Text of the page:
Northern Rockies Wolves Get Federal Protection Restored
A federal judge has restored protection under the U.S. Endangered Species Act for gray wolves in the northern Rocky Mountains, derailing plans by three states to hold public wolf hunts this fall.
U.S. District Judge Donald Molloy in Missoula, Montana, granted a preliminary injunction late Friday restoring federal protection for wolves in Montana, Wyoming, and Idaho.
Molloy will eventually decide whether the injunction should be permanent.
Early settlers had eradicated wolves from the area, but in the mid-1990s the federal government reintroduced 66 animals as part of a controversial program.
The northern Rockies region now has an estimated 2,000 gray wolves, and in February the population was dubbed a conservation success story and removed from the endangered species list.
The decision meant that state governments would be free to manage their wolf numbers, including via laws that opened wolves to hunting.
Environmentalists sued to overturn the decision, arguing that wolf numbers would plummet if hunting were allowed.
"There were fall hunts scheduled that would call for perhaps as many as 500 wolves to be killed," said Earthjustice attorney Doug Honnold, who had argued the case before Molloy on behalf of 12 environmental groups.
"We're delighted those wolves will be saved."
In his ruling, Molloy said the federal government had not met its standard for wolf recovery, including ensuring healthy genetics by showing that wolves in the three states are interbreeding.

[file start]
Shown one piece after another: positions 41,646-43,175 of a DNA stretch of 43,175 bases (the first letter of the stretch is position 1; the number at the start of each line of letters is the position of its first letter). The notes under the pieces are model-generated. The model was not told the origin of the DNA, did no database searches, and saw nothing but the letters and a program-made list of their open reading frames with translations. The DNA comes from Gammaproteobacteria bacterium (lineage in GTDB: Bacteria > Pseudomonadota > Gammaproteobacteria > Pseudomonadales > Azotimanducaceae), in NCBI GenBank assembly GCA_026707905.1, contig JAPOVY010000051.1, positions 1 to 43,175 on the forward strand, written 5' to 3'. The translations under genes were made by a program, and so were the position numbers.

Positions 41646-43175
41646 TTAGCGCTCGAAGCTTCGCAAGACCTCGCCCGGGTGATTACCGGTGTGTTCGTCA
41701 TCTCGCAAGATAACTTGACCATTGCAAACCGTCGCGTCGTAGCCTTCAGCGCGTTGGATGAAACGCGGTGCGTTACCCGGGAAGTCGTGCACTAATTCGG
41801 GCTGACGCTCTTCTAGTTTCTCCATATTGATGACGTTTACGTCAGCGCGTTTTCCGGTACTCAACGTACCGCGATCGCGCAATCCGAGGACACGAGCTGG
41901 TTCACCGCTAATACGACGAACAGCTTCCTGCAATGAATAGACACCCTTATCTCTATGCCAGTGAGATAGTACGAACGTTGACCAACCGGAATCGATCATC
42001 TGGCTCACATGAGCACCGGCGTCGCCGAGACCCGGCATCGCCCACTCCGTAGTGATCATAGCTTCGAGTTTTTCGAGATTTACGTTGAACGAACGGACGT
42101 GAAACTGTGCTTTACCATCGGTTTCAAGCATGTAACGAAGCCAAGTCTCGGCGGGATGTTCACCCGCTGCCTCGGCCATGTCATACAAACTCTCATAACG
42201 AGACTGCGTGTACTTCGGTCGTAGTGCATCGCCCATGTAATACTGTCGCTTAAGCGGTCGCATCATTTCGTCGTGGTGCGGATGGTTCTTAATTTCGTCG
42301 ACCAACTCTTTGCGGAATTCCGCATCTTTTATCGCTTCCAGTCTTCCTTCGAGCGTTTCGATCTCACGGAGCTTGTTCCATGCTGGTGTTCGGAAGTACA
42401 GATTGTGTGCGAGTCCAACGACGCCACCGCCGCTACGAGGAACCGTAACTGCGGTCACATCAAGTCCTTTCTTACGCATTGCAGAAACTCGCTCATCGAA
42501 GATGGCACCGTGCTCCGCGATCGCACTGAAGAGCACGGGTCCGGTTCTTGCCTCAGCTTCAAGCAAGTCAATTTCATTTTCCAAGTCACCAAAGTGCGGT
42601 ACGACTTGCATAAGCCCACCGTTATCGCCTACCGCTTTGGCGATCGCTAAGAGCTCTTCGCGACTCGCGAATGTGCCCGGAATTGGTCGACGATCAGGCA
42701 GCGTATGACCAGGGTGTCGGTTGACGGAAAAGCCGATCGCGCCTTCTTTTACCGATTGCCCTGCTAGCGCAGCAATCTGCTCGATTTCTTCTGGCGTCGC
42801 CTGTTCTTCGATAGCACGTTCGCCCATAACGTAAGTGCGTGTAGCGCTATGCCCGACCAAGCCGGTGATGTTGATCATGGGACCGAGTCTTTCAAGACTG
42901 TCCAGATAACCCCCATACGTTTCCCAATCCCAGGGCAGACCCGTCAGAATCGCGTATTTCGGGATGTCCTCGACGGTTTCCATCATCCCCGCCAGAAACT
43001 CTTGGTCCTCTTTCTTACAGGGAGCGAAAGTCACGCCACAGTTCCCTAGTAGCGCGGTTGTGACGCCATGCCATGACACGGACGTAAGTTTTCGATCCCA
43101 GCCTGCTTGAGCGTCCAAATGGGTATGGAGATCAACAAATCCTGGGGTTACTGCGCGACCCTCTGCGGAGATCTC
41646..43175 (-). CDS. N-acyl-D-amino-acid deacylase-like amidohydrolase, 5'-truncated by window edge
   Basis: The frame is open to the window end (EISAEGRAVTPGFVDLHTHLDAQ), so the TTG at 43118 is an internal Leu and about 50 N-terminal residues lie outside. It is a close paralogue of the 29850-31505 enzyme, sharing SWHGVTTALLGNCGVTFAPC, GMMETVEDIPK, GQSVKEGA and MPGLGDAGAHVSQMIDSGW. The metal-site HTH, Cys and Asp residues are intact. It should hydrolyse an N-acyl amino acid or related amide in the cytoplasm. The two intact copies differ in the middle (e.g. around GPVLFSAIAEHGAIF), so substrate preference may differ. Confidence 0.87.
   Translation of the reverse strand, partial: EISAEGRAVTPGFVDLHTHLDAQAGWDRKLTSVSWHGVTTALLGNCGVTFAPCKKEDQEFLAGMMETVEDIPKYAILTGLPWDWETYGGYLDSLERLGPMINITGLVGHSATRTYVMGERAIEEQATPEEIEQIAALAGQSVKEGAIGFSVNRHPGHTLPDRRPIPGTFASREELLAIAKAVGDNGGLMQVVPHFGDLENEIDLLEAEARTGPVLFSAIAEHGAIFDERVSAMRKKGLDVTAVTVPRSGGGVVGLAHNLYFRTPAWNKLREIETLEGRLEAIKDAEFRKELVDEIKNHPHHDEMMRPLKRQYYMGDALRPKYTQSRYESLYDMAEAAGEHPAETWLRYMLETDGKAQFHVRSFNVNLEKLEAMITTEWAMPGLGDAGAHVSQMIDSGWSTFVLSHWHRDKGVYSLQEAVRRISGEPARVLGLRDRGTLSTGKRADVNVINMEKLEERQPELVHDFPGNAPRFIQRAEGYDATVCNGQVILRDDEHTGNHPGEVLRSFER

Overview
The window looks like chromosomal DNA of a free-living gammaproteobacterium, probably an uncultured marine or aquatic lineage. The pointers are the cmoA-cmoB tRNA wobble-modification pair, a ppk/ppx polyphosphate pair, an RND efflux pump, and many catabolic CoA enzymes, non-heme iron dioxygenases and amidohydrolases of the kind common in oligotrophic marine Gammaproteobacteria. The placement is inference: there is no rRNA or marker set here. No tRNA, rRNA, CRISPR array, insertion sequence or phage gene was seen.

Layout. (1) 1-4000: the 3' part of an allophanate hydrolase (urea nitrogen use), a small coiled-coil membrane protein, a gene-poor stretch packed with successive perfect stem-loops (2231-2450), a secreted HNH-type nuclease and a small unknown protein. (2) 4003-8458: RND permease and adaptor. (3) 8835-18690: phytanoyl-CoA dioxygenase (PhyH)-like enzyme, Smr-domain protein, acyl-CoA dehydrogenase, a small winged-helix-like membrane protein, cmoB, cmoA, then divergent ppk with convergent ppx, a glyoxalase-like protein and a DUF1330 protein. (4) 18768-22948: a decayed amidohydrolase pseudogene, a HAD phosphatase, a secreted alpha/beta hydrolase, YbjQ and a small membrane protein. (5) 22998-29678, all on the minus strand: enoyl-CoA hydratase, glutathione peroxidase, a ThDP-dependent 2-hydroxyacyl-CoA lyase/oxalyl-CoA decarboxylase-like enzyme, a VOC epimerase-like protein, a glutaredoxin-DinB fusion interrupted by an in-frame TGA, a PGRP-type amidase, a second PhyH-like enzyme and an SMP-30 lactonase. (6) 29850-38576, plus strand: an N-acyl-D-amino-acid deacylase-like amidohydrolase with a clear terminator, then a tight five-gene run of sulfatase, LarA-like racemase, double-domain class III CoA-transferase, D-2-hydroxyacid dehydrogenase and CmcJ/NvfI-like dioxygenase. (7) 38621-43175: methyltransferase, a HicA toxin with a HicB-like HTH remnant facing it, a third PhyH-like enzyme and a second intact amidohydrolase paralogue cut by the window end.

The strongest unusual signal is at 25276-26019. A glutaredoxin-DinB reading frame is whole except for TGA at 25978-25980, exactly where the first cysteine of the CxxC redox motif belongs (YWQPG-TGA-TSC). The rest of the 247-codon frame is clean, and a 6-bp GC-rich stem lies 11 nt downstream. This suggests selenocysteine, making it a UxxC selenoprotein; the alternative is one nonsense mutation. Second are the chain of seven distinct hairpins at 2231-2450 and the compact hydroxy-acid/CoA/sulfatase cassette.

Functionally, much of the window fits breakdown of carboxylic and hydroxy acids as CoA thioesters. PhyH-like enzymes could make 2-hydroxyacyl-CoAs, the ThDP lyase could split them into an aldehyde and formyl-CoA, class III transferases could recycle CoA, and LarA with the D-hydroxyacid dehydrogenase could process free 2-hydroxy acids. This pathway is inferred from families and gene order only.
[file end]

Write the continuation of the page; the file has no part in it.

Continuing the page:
"Genetic exchange has not taken place," Molloy wrote in the 40-page decision.
Molloy added that a combination of hunting and state laws allowing wolves to be killed if they attack livestock would likely "eliminate any chance for genetic exchange to occur."
Ed Bangs, the U.S. Fish and Wildlife Service biologist who led the wolf restoration program, defended the decision to delist the northern Rockies wolves as "a very biologically sound package."
"The kind of hunting proposed by the states wouldn't threaten the wolf population," Bangs said.
"We felt the science was rock solid and that the delisting was warranted."
Bangs said government attorneys were reviewing Molloy's court order and would decide next week whether to file with the Ninth U.S. Circuit Court of Appeals.
Federal and state officials had argued killing some wolves would not endanger the overall population—as long as numbers did not dip below 300 individuals.
With increasing conflicts between wolves and livestock, officials said, public hunts were crucial to keeping the predators' population in check.
Copyright 2008 Associated Press.
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